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Along the Atlantic coast, ghost forests provide haunting signs of sea-level rise. These stands of bleached and broken tree trunks are all that remain after salty water inundates a forest.
Matt Kirwan is with the Virginia Institute of Marine Science. He says ghost forests are not a new phenomenon, but they're moving inland faster as seas rise.
"Eventually they'll fall apart and become stumps surrounded by marshland," he says. "And so when you see a ghost forest now, you're seeing where the marsh will be in the future."
Marshes are valuable ecosystems, so in some ways, that's positive.
"Ghost forests are a surprising indicator of ecological resilience in coastal systems," Kirwan says. "They mark how marshes naturally migrate in response to sea-level rise."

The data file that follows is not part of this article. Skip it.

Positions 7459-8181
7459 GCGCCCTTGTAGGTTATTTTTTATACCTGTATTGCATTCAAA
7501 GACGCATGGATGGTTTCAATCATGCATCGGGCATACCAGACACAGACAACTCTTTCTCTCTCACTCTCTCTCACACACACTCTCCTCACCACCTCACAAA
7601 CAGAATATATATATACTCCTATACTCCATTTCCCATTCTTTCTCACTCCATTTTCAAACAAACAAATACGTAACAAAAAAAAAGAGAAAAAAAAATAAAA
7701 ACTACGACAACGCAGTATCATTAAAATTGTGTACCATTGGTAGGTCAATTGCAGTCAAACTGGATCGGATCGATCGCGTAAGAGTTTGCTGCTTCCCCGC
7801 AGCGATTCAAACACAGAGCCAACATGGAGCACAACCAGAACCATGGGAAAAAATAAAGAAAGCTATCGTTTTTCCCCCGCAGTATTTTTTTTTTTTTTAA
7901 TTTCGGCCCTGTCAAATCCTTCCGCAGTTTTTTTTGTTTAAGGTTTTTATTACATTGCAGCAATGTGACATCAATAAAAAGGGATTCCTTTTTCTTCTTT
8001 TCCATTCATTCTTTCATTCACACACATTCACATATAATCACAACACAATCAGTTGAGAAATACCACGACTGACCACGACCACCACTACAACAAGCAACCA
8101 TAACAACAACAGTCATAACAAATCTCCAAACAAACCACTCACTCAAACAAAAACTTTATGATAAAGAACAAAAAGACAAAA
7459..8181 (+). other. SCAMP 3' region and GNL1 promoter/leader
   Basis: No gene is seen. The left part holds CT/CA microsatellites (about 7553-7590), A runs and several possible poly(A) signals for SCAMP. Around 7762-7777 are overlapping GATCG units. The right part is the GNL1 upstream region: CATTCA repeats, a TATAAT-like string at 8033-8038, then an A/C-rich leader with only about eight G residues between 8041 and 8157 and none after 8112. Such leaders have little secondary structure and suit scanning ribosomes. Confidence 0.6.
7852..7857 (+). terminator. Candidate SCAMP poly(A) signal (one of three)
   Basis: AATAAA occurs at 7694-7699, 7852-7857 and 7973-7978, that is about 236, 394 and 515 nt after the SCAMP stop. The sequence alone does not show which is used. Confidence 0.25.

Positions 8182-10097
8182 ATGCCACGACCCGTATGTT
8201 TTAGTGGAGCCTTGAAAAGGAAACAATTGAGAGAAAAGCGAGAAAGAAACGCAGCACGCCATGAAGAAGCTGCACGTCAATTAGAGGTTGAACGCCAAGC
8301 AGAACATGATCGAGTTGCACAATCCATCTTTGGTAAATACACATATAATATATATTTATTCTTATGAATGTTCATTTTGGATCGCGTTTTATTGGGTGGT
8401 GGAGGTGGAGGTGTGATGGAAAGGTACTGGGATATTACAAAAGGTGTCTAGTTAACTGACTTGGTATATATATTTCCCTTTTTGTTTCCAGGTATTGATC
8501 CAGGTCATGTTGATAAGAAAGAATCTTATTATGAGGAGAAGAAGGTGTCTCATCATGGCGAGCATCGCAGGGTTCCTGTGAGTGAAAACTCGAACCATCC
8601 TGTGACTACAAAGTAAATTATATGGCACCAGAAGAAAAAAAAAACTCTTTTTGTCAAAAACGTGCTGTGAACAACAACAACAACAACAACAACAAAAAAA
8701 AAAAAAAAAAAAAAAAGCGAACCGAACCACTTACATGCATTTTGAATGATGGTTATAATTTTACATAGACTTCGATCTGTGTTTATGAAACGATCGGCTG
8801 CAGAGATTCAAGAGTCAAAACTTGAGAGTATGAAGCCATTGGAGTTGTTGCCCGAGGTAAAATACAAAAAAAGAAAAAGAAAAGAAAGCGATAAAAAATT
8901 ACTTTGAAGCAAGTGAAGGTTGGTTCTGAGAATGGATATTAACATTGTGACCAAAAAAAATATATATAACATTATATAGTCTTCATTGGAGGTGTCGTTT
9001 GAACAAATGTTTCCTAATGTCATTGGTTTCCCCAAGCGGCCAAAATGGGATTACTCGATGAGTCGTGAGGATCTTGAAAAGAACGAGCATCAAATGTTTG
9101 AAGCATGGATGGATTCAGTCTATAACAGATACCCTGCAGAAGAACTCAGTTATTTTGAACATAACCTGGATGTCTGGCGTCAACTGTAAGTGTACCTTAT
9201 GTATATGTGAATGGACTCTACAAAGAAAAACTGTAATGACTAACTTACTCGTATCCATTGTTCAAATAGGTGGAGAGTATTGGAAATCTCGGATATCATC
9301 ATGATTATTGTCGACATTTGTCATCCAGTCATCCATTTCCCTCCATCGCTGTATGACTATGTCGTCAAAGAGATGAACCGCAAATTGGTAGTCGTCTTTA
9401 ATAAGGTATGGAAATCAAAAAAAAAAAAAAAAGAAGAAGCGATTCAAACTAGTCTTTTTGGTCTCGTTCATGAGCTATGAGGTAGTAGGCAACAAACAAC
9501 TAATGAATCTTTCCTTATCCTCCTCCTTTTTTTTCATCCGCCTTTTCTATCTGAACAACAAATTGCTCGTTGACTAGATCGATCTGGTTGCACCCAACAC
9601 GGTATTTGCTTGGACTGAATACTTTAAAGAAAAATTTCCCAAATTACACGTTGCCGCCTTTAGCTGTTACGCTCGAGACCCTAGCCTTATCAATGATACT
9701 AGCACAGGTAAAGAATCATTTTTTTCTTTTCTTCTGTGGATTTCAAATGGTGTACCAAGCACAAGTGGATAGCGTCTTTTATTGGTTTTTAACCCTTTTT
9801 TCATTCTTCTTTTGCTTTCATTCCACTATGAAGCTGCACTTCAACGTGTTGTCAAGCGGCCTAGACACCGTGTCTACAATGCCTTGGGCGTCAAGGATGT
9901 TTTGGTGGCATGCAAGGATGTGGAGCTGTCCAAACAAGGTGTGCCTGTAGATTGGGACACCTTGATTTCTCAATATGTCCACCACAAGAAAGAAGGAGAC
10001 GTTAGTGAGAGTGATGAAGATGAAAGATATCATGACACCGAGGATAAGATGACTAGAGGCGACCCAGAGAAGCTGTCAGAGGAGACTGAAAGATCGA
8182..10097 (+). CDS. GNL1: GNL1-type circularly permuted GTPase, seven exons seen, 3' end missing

But that migration comes at a cost.
"Places that people have lived for hundreds of years are becoming too wet and too salty to grow crops on, in some cases," Kirwan says. "And of course, the forest resources are being lost. And in some cases, people are forced to move from their homes as the land becomes too flooded."
So ghost forests have become eerie symbols of rapid change.
Reposted with permission from Yale Climate Connections.